Can one person have a care agreement and be the GPOA? - AgingCare.com

Can one person have a care agreement and be the GPOA?

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My cousin (Godmother) approached me and asked me to be her GPOA, Advanced directive, HealthProxy and living will. I suggested her brother should be but she said he wanted nothing to do with her. As a professional Live and Business coach I always suggest my clients in their elder years have a care agreement with someone they trust as well as a DPOA. She told me she had no one who would care for her should she became sick to help her with her daily living and so on. I explained the 2 were very different and having no husband or children she needs to find someone. She then asked me if I would handle it all. A very specific care agreement was setup with both of us and signed. Several months later the Living will, Health proxy, and GPOA was signed with her lawyer appointing me as well. Can one person serve as both?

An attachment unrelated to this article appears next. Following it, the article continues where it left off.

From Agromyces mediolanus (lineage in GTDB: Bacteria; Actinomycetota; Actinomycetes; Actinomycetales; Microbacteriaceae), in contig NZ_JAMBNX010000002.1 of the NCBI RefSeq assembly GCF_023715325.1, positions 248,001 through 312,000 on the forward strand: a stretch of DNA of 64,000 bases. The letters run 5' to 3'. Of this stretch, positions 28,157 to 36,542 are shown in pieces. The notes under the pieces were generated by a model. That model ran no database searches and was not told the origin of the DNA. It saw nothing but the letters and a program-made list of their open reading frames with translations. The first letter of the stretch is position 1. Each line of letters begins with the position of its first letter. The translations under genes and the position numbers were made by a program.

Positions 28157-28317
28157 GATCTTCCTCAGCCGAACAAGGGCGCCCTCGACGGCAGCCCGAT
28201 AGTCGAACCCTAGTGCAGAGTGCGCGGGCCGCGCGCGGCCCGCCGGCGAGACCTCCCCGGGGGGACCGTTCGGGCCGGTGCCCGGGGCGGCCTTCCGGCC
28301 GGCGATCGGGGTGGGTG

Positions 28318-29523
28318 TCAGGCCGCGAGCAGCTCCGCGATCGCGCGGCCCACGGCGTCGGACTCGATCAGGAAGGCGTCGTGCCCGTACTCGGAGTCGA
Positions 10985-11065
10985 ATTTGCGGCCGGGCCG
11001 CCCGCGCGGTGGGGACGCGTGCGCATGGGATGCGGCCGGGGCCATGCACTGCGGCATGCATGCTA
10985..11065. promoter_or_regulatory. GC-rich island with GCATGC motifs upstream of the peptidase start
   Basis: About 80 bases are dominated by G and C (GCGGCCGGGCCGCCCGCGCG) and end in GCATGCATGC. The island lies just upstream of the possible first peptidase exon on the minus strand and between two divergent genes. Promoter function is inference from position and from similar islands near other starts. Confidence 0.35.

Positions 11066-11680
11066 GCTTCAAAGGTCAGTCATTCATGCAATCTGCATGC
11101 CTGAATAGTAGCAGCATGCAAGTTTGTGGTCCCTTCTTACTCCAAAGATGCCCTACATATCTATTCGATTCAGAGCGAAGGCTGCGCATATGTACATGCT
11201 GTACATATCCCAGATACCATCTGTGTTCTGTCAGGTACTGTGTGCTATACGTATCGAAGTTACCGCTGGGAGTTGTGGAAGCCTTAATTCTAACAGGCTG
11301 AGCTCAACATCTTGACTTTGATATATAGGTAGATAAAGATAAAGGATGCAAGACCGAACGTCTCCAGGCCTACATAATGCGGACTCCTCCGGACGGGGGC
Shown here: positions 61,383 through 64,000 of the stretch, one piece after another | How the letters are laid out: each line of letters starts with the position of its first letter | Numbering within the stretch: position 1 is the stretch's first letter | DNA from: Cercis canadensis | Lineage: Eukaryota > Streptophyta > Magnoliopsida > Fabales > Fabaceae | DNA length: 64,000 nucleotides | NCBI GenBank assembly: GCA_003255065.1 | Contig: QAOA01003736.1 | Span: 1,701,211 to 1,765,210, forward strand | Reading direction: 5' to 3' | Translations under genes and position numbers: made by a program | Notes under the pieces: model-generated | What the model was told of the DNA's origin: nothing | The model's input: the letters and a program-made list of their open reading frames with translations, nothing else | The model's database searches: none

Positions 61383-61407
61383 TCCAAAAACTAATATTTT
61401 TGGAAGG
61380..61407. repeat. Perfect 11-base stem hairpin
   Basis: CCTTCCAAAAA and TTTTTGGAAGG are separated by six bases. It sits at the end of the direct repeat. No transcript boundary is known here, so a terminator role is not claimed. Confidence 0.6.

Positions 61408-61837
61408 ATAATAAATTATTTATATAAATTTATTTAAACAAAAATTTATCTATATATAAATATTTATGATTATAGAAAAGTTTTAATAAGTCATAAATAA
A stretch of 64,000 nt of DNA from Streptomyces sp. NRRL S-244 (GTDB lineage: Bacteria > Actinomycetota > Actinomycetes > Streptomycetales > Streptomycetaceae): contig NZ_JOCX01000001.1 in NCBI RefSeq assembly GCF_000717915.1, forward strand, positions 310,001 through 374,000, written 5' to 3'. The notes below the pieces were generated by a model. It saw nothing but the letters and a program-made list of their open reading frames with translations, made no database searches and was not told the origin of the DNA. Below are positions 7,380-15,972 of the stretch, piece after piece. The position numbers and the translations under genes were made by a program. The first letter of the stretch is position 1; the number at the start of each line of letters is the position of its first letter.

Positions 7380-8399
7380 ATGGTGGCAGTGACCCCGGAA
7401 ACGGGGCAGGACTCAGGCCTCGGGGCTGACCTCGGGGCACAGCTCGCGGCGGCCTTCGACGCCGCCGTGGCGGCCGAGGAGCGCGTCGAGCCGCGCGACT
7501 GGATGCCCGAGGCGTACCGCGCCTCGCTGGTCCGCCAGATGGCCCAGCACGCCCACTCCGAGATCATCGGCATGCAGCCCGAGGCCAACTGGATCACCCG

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See an elder attorney who is better equipped to handle this question.
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One person can be both, but a GPOA becomes ineffective once she is declared incompetent. That would leave you with only the Health Care Proxy. That can leave you in quite a fix.
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One person can be a Power of Attorney and an Executrix (upon death) and the POA for a Living Will. But, they are separate documents for each.
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jaxin1, I see no problem with this.   It wouldn't be uncommon for adult children who are their parents Power of Attorney, Executor of the Will, etc. who are also paid caregivers w/agreement to their parents.

But as cwillie mentioned above, ask the Attorney who drew up the legal documents.
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I think this is a good question to ask the lawyer who drew up the documents. Really though, I don't see anything wrong with it, there would only be a problem if the POA drew up and signed their own care contract when the grantor was unable to do so.
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